The northern section of the Cardo in front of the north gate is the oldest. It was built in the Trajan-Hadrian period (Trajan reigned until 117, Hadrian subsequently until 138), and its columns have Ionic capitals very similar to those on the roughly contemporaneous Oval Plaza (see the capitals of the Oval Plaza).

The southern Cardo. On the right, in the background, the Oval Plaza and the Sanctuary of Zeus Olympios. In the back, on the left, the so-called Camp Hill, where the oldest settlement nucleus of Gerasa was located and where nowadays the museum stands.

The dating of the different phases of construction and reconstruction of the Cardo is facilitated by a series of inscriptions with dedications, consecrations and naming of donors. More about this at the respective monuments.

The Cardo is paved with rectangular slabs laid diagonally, which reduced the risk of the joints being worn out by wagon wheels. At irregular intervals, the paving is interrupted by transversely laid slabs, as can be seen in the left photo with the wheel grooves in the foreground. The width of the roadway varies in different sections between 6.20 m to 7.60 m. There are slightly raised sidewalks on both sides of the roadway and drainage holes in some places. About 1 m below the pavement ran the main sewer, the cloaca maxima.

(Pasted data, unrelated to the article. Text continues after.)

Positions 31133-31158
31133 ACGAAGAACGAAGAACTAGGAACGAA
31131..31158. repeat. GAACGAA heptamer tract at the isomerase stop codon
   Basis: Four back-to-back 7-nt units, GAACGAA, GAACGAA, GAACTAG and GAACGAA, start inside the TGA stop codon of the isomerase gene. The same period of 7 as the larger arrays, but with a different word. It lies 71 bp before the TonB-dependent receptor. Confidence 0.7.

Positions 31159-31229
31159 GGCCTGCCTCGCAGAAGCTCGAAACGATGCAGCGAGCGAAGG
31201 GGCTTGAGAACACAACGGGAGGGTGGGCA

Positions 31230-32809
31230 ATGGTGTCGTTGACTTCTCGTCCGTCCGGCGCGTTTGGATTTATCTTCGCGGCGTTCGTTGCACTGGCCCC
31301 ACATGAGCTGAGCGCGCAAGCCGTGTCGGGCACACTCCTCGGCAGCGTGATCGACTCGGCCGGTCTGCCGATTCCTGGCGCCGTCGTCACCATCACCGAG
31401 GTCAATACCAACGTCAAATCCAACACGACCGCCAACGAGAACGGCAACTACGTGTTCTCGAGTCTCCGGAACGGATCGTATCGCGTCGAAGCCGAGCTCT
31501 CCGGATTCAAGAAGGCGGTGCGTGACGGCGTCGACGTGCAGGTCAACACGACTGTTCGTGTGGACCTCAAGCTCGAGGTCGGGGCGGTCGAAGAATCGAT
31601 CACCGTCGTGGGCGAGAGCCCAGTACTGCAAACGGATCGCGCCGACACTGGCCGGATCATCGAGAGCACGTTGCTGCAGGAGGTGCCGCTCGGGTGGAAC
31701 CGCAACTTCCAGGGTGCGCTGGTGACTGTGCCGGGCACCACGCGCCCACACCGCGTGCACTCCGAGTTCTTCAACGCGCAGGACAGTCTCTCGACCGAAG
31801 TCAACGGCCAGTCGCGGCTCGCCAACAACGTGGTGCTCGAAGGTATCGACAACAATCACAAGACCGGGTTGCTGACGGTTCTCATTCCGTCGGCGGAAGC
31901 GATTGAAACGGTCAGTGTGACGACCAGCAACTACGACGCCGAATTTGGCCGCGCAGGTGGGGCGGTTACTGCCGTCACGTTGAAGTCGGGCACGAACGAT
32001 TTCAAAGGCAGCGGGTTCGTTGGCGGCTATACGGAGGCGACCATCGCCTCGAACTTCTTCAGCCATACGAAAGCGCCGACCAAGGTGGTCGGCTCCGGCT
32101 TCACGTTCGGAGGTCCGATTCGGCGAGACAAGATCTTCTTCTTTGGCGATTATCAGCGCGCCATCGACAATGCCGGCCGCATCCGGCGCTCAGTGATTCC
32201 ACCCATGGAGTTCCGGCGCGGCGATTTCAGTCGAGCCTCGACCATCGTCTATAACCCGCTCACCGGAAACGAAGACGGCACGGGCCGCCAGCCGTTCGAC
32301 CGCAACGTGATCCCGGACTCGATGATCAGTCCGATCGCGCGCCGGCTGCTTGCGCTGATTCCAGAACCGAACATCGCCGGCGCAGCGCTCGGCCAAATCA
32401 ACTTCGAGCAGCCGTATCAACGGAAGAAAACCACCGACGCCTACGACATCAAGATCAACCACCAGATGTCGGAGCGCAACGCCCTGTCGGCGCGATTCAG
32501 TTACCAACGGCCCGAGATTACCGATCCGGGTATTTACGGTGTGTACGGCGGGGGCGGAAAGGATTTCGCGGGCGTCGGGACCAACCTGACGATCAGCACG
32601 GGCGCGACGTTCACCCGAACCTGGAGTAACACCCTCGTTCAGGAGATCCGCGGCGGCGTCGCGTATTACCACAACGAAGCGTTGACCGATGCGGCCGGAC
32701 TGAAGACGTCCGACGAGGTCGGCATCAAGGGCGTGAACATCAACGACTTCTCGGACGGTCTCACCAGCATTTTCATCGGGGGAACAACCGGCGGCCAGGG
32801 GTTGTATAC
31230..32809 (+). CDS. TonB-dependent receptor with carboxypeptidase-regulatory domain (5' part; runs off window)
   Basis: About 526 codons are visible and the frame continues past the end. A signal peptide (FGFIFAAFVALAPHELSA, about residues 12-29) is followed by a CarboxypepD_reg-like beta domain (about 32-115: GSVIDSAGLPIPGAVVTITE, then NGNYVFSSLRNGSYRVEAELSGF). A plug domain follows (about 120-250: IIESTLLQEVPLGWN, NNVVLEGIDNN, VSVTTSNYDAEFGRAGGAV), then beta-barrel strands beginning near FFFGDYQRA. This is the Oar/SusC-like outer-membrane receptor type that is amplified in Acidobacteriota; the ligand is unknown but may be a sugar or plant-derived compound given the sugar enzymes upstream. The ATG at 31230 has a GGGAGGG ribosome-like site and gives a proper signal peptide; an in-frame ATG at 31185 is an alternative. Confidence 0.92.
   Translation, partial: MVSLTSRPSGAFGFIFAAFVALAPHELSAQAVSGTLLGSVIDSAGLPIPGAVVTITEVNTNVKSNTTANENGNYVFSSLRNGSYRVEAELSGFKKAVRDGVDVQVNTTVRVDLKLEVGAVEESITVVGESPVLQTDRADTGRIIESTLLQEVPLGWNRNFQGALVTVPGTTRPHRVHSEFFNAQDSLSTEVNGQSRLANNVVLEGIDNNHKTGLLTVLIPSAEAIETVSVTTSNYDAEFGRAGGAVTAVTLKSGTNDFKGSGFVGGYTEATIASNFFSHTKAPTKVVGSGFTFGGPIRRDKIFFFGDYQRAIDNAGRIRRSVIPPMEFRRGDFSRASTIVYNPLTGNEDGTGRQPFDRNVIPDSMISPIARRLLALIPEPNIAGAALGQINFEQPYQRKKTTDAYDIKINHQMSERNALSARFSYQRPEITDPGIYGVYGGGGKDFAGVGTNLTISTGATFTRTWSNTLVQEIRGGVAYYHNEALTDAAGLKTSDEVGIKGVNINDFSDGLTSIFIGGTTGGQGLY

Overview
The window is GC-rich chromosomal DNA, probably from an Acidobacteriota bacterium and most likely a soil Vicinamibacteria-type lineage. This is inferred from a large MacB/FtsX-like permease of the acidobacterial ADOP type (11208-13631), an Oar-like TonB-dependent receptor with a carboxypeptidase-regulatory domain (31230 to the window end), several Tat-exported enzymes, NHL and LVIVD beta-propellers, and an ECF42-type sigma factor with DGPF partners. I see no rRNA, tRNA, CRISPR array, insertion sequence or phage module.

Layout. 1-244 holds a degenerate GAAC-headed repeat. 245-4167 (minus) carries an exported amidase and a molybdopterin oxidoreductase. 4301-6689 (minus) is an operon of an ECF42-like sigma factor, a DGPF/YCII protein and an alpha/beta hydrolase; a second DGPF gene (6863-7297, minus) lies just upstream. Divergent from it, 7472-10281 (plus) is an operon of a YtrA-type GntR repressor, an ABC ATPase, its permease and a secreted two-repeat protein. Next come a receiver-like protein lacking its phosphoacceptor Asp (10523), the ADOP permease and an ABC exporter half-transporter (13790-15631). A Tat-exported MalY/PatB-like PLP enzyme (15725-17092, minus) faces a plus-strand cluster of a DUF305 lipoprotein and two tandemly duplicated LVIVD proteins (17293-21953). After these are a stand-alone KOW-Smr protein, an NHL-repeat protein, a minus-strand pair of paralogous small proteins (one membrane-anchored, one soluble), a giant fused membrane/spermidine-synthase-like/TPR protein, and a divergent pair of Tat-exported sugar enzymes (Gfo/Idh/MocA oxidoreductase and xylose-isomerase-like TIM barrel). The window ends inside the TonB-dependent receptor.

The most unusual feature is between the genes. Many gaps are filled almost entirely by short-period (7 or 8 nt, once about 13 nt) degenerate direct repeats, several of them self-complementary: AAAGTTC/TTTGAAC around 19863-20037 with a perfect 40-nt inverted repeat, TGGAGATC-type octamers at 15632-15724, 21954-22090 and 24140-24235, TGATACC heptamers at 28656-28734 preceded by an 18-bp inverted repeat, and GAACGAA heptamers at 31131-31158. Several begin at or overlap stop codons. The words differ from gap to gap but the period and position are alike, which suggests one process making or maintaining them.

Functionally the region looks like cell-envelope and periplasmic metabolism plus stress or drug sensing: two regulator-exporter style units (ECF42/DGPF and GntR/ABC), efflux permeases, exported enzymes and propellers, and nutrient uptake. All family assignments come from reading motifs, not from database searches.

The columns, capitals, architraves and postaments of the porticoes along the streets are built of limestone. Along the colonnaded streets, especially around public buildings and intersections, stores were located in the rear of the porticoes.

Stores at the Cardo

Raised columns in front of the Macellum

The intercolumnia (distance between the columns) vary in different sections. The height of the columns also varies greatly, ranging from just over 5 m at the northern Cardo to the Artemis Propylaeum, which are about 16 m high. Raised columns were used to highlight entrances to important public buildings, for example, those in front of the Macellum are about 10 m high and those to the left are 7.20 m high.